Considering all that was said above, there are ample grounds to assert that globalization means close relationship between Ukraine and the West rather that between Ukraine and Russia. Putin regards Ukraine as a sphere of its influence and wants to use it as a cordon sanitaire around Russia. Of course, disrupting relations with the Russian Federation altogether would not be economically expedient. However, the recent developments have shown that the Putin Administration is the cloaca bearing with it spiteful politicians who regard Ukraine as an inferior country. Thus, Kyiv should not vacillate between Russia and the West and it actually is not. It is resolved to continue on the reformist path to the EU. By doing this, Ukraine will be able to withstand the onrush of globalization processes. It should be also noted that frayed economic ties with Russia will be normalized in the long run.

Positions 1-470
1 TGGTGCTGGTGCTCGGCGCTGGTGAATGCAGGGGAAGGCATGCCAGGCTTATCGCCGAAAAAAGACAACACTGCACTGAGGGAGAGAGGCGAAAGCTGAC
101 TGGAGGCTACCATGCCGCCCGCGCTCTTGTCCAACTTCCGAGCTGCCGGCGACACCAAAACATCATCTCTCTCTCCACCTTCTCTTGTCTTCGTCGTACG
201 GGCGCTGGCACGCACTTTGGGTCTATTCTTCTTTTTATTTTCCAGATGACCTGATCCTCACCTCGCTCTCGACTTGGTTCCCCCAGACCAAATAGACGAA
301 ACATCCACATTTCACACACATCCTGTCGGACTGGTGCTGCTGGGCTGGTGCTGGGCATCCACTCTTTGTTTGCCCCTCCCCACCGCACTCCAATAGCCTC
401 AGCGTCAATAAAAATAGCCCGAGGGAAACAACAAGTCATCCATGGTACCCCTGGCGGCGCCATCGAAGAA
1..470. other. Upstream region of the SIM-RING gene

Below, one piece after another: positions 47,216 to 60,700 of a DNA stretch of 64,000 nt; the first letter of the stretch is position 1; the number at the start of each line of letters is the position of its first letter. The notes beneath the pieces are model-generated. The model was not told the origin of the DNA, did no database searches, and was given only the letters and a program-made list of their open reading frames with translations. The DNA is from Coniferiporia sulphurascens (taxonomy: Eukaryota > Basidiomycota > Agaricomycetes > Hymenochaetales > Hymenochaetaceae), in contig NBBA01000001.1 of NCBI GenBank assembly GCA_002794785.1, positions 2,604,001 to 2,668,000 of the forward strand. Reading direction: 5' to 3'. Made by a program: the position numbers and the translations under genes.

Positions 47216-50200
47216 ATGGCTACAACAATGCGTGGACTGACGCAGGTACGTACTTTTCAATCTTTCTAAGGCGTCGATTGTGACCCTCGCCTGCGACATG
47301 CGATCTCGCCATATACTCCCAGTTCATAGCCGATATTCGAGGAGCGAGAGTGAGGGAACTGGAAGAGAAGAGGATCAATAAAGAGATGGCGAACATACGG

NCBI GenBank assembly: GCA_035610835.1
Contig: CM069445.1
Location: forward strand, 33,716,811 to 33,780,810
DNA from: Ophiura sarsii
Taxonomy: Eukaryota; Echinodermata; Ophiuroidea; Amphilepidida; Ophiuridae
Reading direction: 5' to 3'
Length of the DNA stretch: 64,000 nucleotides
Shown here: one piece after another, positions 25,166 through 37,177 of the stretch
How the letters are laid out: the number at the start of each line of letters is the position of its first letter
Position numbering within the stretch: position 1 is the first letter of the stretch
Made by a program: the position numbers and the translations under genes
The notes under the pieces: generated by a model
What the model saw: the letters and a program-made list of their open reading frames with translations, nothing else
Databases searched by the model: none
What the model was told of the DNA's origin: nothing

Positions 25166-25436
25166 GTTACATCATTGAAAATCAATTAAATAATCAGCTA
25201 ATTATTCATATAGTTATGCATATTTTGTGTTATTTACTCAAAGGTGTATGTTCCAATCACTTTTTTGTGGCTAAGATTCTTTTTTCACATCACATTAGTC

The biggest problem of Ukraine is that there has been a lack of decisiveness in its foreign-policy course. The consecutive administrations of Ukrainian presidents tried to promote equally harmonious relations with both Russia and the West. However, such an approach is false in theory and pernicious in practice. Although Russia has a peaceful relationship with both the EU and the US, beneath a veneer of friendliness flows an undercurrent of fierce competition. They all want to exercise political hegemony over Ukraine, thereby improving their positions in the Eastern Europe. In order to become an object rather than a subject of international relations, Kyiv needs to choose economic and political orientation with dispatch. However, this is a tough decision to make in the condition of war. The fact that Russia surreptitiously choreographs separatist activities in the east of Ukraine alienates the Kyiv government. Therefore, it is highly unlikely that the latter will opt for either economic or military alliance with Putin. However, the Russian ruling clique is not expecting that it could hector Ukraine into submission. Under these circumstances, it is rather natural that Kyiv does not want to intensify its cooperation with Russian in neither political nor economic spheres.